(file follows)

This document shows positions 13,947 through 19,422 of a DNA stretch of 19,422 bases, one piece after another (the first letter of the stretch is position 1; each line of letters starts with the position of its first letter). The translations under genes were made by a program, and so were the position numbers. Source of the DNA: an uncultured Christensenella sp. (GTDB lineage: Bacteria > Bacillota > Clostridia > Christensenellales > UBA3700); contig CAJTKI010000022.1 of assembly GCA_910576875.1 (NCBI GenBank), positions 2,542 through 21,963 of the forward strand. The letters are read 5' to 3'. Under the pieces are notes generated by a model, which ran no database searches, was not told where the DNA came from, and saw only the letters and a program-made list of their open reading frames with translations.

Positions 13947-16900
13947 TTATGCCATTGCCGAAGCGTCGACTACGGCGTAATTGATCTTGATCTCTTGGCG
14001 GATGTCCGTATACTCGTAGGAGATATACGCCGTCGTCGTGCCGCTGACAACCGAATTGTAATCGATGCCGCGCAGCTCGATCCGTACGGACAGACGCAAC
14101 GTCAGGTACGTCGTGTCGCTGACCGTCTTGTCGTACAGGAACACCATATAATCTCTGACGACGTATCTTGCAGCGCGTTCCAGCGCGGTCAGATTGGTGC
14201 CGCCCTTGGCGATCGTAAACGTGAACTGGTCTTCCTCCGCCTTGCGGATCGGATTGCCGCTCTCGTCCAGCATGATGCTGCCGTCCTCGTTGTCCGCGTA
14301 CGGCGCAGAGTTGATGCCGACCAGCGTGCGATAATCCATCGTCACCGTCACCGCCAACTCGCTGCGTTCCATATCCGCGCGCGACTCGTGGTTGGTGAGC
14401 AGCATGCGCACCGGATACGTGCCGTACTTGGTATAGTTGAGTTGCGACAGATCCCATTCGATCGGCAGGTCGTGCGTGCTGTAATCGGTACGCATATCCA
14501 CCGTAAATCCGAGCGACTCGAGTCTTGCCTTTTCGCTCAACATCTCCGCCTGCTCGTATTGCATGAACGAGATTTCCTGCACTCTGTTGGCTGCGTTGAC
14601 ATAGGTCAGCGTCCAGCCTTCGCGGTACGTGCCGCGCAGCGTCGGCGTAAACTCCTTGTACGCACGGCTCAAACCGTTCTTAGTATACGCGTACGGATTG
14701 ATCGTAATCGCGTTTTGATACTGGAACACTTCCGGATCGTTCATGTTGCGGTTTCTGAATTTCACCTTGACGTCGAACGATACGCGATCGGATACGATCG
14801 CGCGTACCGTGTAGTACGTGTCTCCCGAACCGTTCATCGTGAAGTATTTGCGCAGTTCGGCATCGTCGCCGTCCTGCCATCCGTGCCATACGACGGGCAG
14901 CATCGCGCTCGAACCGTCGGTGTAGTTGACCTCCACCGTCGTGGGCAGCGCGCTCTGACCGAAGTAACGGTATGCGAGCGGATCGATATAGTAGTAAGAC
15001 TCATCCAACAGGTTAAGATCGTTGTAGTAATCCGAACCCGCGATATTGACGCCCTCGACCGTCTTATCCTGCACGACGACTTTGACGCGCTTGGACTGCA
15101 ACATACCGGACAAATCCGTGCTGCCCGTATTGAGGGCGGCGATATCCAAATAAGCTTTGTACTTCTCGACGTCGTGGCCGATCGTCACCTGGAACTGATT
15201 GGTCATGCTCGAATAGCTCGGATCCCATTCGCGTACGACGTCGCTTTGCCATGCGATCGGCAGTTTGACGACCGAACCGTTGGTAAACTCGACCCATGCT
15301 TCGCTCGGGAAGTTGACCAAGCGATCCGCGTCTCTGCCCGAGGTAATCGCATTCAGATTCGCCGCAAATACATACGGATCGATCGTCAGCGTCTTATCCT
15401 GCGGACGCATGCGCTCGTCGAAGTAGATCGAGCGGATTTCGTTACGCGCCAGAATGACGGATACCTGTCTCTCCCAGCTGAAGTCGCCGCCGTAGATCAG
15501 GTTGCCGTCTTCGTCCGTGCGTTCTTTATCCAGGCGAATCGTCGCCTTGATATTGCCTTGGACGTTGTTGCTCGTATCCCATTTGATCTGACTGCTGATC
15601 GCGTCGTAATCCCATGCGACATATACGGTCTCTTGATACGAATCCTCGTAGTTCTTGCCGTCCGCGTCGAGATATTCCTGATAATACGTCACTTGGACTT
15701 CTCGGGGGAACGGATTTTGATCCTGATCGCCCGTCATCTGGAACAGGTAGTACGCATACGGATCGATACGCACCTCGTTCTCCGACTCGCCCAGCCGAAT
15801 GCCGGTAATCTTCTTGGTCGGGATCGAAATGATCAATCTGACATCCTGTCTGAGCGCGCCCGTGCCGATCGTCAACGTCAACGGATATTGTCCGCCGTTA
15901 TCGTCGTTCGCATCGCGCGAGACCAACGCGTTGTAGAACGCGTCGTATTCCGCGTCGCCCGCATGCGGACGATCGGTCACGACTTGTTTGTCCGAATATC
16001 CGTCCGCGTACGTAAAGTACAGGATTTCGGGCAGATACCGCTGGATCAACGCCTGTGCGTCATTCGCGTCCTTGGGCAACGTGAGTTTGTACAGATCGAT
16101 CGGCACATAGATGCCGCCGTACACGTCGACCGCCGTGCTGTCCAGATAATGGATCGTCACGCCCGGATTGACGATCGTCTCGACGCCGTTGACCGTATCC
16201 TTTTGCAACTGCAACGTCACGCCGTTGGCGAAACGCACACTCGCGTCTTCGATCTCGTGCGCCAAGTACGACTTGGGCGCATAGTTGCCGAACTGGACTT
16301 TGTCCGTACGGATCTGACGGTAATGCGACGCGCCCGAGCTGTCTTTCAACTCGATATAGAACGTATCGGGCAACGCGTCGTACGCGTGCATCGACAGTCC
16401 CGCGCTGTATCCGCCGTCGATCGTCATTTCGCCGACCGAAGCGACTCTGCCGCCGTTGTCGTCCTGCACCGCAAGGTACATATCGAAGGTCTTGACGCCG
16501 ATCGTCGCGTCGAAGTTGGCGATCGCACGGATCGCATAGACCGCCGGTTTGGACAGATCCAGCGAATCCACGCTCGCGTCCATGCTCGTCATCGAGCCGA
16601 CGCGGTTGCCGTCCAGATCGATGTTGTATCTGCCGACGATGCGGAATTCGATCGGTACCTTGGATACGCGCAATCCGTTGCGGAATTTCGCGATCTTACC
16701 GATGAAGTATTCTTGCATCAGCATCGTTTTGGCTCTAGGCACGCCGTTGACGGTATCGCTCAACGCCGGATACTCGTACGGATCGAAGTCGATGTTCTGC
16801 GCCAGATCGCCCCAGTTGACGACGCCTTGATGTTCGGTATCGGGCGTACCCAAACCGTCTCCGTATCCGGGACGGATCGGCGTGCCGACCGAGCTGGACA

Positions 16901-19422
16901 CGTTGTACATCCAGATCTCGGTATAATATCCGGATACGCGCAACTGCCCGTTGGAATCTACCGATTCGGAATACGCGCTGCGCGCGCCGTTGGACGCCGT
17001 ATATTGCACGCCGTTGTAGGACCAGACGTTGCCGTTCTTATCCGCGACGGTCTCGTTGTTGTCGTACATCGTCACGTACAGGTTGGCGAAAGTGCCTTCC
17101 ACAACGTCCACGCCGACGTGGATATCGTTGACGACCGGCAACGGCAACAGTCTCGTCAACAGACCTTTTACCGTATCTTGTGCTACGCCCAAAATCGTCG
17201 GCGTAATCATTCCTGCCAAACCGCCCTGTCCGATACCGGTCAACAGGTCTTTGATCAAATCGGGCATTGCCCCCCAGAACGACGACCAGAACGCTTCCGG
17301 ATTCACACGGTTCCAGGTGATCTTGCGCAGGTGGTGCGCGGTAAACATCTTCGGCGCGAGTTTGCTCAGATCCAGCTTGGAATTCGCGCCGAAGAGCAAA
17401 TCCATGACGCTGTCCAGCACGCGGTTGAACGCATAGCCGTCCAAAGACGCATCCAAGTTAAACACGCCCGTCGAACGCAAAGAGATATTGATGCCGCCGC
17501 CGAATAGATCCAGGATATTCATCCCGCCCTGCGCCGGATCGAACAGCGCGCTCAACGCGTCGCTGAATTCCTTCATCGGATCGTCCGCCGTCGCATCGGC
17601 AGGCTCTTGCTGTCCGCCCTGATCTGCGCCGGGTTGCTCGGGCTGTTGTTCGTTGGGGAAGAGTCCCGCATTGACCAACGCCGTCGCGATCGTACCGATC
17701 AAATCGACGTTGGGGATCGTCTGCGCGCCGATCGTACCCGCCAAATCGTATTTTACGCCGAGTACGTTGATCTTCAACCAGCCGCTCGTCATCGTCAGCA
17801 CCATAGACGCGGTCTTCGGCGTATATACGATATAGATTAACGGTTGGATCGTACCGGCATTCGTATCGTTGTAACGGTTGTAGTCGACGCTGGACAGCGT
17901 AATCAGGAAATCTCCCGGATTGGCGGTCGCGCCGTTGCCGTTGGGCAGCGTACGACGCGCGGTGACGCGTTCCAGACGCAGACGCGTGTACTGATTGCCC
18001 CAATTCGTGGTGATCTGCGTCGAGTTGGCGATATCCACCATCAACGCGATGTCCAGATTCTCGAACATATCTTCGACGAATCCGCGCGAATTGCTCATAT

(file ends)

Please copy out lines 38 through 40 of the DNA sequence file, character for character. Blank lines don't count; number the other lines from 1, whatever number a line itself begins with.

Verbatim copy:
17301 ATTCACACGGTTCCAGGTGATCTTGCGCAGGTGGTGCGCGGTAAACATCTTCGGCGCGAGTTTGCTCAGATCCAGCTTGGAATTCGCGCCGAAGAGCAAA
17401 TCCATGACGCTGTCCAGCACGCGGTTGAACGCATAGCCGTCCAAAGACGCATCCAAGTTAAACACGCCCGTCGAACGCAAAGAGATATTGATGCCGCCGC
17501 CGAATAGATCCAGGATATTCATCCCGCCCTGCGCCGGATCGAACAGCGCGCTCAACGCGTCGCTGAATTCCTTCATCGGATCGTCCGCCGTCGCATCGGC